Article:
3. Multi-user operating system
A multi-user operating system allows multiple users, on different workstations, to access a single, powerful computer via a network. This central computer, often a mainframe or super-computer, contains the operating system which is used on all connected terminals.
The diagram below shows a typical multi-user system that includes a mainframe computer. Note that there is a single computer (the mainframe) with multiple terminals/workstations. The workstations are not running their own operating systems, but are controlled by a single larger one on the mainframe.
As you can see in the above diagram, a multi-user operating system handles the needs of different users by dividing up CPU time and assigning blocks to each user in turn. Since a computer works so quickly, these blocks are shorter than a human would notice (about a hundredth of a second).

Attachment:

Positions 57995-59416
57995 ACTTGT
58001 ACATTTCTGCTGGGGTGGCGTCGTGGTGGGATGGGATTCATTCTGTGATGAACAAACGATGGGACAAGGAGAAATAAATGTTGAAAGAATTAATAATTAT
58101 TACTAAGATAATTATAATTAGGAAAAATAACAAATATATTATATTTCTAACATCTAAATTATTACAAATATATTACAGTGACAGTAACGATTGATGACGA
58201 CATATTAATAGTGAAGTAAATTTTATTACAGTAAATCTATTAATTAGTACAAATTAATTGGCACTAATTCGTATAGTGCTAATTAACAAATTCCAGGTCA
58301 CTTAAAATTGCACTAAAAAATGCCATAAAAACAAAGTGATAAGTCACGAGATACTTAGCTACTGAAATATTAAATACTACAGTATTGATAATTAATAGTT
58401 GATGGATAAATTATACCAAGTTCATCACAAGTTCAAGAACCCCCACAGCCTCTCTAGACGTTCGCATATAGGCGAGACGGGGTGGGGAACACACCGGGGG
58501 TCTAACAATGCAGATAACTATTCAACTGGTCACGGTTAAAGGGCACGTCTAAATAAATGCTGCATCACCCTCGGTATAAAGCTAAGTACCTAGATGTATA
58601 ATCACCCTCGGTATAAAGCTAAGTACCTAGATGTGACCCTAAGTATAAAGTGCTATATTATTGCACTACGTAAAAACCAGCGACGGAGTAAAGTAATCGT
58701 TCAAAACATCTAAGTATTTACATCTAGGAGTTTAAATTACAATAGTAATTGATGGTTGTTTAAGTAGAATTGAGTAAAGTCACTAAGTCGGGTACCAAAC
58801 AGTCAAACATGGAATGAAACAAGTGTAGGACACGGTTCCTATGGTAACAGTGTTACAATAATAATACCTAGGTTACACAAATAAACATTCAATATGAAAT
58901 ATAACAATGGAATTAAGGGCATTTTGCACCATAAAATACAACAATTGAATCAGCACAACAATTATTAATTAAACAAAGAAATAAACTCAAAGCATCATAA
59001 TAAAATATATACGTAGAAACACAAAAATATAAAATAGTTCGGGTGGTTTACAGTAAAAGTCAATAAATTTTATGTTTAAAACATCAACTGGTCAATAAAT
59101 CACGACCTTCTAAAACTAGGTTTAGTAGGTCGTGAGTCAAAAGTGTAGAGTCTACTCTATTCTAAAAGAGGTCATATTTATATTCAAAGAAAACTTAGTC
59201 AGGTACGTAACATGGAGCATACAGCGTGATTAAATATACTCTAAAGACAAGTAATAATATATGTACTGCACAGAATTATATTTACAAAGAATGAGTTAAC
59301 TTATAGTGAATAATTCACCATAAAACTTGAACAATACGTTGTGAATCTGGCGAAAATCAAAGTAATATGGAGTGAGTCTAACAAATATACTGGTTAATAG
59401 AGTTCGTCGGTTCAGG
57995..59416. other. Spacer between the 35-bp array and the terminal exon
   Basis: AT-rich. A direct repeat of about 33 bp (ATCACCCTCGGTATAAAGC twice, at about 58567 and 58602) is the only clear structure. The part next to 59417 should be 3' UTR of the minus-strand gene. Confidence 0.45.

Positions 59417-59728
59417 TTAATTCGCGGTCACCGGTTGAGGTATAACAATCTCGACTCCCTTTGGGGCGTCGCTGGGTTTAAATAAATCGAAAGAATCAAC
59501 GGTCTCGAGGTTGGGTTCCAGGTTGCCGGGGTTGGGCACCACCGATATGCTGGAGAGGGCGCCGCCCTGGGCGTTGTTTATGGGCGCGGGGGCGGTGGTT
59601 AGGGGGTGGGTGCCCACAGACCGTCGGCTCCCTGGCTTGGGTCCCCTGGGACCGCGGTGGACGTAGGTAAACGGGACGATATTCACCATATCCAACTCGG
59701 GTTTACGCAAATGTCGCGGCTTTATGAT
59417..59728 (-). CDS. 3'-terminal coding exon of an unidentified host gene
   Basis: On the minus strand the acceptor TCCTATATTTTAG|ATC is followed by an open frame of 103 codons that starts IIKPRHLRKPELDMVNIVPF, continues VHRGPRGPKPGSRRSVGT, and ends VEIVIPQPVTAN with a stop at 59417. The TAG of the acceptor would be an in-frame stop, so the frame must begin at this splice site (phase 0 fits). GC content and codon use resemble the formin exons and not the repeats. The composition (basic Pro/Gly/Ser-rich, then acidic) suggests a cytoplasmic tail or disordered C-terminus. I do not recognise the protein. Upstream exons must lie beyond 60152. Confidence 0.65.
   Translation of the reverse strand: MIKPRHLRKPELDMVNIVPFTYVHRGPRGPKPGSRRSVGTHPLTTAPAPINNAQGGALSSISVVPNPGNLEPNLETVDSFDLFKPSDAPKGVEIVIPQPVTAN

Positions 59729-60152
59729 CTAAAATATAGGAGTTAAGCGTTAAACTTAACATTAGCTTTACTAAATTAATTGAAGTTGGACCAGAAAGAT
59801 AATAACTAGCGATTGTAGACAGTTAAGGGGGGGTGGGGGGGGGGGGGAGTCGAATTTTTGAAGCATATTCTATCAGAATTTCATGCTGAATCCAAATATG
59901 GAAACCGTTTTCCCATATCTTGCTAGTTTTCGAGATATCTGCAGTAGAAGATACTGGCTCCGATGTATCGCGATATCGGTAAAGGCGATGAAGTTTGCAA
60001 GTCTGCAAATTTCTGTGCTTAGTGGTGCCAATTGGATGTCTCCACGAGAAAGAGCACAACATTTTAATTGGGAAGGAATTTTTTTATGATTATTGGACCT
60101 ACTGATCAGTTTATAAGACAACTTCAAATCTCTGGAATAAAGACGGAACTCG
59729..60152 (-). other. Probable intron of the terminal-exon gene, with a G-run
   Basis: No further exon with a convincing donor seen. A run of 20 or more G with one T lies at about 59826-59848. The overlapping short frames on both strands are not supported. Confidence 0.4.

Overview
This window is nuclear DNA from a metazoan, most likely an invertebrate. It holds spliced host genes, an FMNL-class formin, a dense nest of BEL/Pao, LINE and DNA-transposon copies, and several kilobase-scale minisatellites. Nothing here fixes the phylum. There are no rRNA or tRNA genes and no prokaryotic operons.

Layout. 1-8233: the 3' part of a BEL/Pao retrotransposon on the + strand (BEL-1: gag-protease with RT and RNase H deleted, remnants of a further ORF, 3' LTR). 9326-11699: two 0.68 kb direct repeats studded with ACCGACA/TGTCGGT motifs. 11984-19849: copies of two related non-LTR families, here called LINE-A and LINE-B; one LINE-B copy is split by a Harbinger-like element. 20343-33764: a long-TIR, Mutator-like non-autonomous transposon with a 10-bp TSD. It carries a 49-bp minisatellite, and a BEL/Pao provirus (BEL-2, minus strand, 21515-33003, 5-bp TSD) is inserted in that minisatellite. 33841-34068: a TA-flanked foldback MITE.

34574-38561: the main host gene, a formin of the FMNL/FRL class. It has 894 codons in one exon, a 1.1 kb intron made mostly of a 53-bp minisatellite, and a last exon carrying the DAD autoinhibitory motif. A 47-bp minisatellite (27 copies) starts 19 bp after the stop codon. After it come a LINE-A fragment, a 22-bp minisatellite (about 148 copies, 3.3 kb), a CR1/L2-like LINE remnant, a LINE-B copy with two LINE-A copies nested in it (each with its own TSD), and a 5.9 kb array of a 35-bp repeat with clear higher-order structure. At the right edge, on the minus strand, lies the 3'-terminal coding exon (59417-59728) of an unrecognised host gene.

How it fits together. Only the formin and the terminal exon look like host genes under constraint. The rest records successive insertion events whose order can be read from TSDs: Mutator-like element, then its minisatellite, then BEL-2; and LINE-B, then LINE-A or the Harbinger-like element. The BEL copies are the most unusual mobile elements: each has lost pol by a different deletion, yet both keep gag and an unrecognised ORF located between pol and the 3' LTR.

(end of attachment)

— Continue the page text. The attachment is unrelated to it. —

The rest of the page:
A multi-user operating system carries out the following tasks
- Each user logs on to the system and is presented with their workspace
- Allocates resources for the jobs they want to run
- Keeps logs of how much processing time and resources they use
- Works out the most efficient use of computer processing cycles
- Maintains security and privacy between the different users
Examples of multiuser operating systems include automated checkouts at a supermarket, a mainframe in an office, etc.
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